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Psalm 10

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Frustrated with the Lord

Psalms 10


We are all frustrated from time to time with other people.


A small storeowner was being pressured to sell his store to the owners of a large department store who had bought every building on the block, except his. Frustrated by the man’s refusal to sell, they eventually opened their huge store on either side of the small one, with a big banner running from one side to the other, proclaiming in huge letters "GRAND OPENING."

Feeling equally frustrated, the small storeowner did finally outsmart the large department store. Below the grand opening sign, across the front of his small store, the man put up a small banner over his door: "MAIN ENTRANCE."


Here are some sure ways to frustrate other people:

1. Whenever you are in public, practice making fax and modem noises.
2. Whenever you go through a drive-through at a fast food place, make sure you emphasize that your order is “to go.”
3. While you are driving, keep your car windshield wipers running in all weather conditions to "keep them tuned up."
4. Repeat the following conversation a dozen times: "Do you hear that?” "What?" "Never mind, it’s gone now."
5. Finish all your sentences with the words, "in accordance with prophesy."
6. When you go to an opera, sing along.
7. Ask your coworkers mysterious questions and then scribble their answers in a notebook. Mutter something about psychological profiles.

We can certainly laugh at some of those things, but how many of us have been frustrated with God?  If we are honest most have from time to time

David is frustrated with the Lord when he writes Psalm 10

Think of all the “Why?” questions we have/could ask.

Today we want to see

1.      The Problem as David sees it

2.      The Plea of David

3.      The Providence of God

I.                   The Problem as David sees it

Notice the problem in David’s questions and other statements:

Ø      Why do You stand afar off, O LORD?

Ø      Why do You hide in times of trouble?

Ø      The wicked in his pride persecutes the poor

Ø      For the wicked boasts of his heart’s desire

Ø      He blesses the greedy and renounces the LORD

Ø      The wicked in his proud countenance does not seek God; God is in none of his thoughts.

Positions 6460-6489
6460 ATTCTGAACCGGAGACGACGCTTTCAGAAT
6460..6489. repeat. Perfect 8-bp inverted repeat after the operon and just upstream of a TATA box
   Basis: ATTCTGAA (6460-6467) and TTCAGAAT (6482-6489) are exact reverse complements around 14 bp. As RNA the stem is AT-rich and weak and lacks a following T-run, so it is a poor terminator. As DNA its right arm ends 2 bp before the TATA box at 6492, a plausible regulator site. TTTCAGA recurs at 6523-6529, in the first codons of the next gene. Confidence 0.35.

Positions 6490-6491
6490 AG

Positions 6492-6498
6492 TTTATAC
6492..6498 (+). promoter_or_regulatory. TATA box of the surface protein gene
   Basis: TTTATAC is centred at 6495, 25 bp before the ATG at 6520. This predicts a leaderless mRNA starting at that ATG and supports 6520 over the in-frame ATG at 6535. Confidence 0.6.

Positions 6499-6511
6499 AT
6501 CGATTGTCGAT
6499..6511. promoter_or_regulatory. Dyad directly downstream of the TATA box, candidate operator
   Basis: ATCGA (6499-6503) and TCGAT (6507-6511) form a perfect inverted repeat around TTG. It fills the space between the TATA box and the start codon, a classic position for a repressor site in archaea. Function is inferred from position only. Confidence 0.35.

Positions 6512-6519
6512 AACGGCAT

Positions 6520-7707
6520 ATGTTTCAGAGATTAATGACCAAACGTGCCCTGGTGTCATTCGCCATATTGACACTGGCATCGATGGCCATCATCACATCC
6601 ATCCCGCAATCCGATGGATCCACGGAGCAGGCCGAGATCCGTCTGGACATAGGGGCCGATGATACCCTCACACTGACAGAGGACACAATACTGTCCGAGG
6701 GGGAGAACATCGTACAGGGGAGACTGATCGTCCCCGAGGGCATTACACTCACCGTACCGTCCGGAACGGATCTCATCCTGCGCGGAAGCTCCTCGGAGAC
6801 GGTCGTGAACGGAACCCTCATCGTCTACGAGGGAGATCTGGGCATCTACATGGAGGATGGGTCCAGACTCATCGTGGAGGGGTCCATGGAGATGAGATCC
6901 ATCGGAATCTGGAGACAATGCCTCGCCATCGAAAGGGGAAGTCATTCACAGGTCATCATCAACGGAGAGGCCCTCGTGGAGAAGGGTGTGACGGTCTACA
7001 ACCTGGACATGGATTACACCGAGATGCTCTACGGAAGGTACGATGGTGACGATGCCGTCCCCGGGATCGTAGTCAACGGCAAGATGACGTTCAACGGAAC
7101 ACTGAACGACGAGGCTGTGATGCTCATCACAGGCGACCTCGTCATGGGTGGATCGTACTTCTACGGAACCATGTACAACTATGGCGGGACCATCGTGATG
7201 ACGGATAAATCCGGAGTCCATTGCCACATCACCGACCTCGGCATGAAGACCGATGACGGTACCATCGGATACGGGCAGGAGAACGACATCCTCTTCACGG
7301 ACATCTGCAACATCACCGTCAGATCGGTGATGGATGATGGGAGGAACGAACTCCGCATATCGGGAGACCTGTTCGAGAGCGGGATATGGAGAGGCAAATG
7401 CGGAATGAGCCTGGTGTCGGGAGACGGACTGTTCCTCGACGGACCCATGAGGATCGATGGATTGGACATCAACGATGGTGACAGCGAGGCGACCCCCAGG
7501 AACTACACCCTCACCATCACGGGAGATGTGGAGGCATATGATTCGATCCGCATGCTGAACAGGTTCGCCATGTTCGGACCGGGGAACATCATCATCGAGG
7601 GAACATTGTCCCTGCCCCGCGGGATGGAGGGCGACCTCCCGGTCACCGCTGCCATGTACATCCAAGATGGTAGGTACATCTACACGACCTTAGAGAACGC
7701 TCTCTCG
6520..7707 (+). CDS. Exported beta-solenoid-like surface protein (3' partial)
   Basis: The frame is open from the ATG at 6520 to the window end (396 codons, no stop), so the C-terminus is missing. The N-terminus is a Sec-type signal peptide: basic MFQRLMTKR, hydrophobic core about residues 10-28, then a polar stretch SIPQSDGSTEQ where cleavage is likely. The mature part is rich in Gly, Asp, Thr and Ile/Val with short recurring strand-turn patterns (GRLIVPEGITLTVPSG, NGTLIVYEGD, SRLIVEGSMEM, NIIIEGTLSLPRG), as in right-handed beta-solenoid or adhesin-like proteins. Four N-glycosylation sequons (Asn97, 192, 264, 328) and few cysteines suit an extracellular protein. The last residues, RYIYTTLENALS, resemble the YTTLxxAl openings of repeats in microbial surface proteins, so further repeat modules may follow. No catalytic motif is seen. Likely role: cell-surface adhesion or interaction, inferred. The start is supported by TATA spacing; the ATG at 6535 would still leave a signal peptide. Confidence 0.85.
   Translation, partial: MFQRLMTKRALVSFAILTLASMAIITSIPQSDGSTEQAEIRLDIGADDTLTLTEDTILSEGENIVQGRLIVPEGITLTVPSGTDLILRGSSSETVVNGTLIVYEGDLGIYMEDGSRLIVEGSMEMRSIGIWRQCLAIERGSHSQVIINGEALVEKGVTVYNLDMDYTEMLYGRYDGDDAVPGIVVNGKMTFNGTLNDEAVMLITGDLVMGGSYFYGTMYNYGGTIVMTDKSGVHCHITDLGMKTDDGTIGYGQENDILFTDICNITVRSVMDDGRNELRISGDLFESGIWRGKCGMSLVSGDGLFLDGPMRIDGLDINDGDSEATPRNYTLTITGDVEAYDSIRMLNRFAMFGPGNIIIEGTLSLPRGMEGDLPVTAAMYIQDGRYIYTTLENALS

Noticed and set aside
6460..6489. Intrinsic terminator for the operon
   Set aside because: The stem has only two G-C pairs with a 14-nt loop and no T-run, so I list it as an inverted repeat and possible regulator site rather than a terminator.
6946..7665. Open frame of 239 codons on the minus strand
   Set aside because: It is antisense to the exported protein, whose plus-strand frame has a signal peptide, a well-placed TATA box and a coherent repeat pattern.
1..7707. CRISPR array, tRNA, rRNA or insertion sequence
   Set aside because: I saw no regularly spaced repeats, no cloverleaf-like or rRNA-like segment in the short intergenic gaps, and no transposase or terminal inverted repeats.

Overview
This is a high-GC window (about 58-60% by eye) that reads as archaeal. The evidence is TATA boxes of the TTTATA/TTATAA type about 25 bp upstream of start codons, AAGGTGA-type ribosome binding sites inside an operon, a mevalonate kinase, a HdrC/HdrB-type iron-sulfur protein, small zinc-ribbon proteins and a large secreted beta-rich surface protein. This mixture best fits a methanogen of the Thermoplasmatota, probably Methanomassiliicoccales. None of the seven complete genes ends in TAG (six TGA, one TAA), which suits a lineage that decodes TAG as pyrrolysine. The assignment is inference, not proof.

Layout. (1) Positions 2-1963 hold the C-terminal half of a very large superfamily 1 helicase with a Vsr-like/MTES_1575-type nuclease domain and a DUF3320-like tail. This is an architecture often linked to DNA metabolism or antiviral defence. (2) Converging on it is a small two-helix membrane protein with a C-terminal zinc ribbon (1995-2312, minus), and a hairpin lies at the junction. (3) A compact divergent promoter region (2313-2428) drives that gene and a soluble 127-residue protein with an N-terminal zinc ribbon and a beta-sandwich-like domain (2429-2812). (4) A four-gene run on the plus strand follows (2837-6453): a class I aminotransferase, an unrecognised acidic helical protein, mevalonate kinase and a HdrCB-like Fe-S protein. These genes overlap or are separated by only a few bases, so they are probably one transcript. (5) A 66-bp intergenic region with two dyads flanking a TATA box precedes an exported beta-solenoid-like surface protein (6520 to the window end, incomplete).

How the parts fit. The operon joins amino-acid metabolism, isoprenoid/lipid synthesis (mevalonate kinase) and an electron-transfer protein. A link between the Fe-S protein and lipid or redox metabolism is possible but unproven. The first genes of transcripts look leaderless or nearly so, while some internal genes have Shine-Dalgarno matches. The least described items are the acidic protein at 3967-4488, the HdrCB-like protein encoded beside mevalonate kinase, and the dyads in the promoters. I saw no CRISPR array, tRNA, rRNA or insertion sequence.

Ø      His ways are always prospering

Ø      As for all his enemies, he sneers at them

Ø      His mouth is full of cursing and deceit and oppression; Under his tongue is trouble and iniquity.

Ø      In the secret places he murders the innocent; His eyes are secretly fixed on the helpless.

Ø      He catches the poor when he draws him into his net.

Ø      He has said in his heart, “God has forgotten; He hides His face; He will never see.”

1.      Sometimes God seems to ignore wickedness

            What examples can we think of today?

            That was part of our recent study in Habakkuk

2.      Sometimes God seems to allow their arrogance to go unchecked

They feel they can take advantage of others with no ill

I don’t know about you but one thing that really grates me is the attitude of someone who is doing wrong, knows they are doing wrong, and continues to do it because it appears that they are getting away with it.

Note their attitude toward God in this passage:

One pastor put it this way:

And what is their thought of God?
It is absolute contempt.
They ignore the possibility of God and His judgment.
They literally snort at their foes in disdain.
They strut about, proud that no one can or will stop them.
Their speech is nasty and deceitful.
They will take down those they oppose with no regard to any ethical standard, except their own.
They will lie to get ahead at the expense of others.
They are Satan’s lackeys.
Their wickedness is boundless.
Their conscience is seared.

3.      Sometimes God allows their self centered behavior to go unchecked

V. 8 He lurks in the dark to murder his victims

V. 8 He watches for someone to take advantage of

V. 9 He waits like a lion to pounce on the poor

                  He lays out a trap of deceit

II.                 The Plea of David’s Heart and Voice vv. 12-15

1.      “Lord, do something!” v. 12

It is here that David’s faith begins to break through

It seems at this point that one of two things can happen

         *We turn thing over to the Lord and trust Him

         *We become discouraged and walk away from the Lord

2.  “I do not understand the wicked person’s way of thinking.” V. 13

They really seem to believe that God will not hold them accountable

Overall the Church today seems to struggle with this concept

            Could it be because there is no accountability in our culture?

            Often threats of justice are not carried out

3.  Confidence in the Lord’s timing and judgment

You have seen, Lord

The helpless commits to You and You will help him!

David has come back to the confidence of God’s timing and judgment

This often involves great humility and patience. 

4.  His desire is that wickedness be dealt with severely v. 15

III.              The Providence of God vv. 16-18

1.      God reigns regardless of what man does v. 16

Think of all of the wicked nations and kings that thought they reigned, God brought them down.  Babylon is one that comes to mind.

2.      God hears our cries and gives us His encouragement

3.      God will make things right v. 18

Jesus in the NT, “They have their reward.”

The religious leaders thought they had it all

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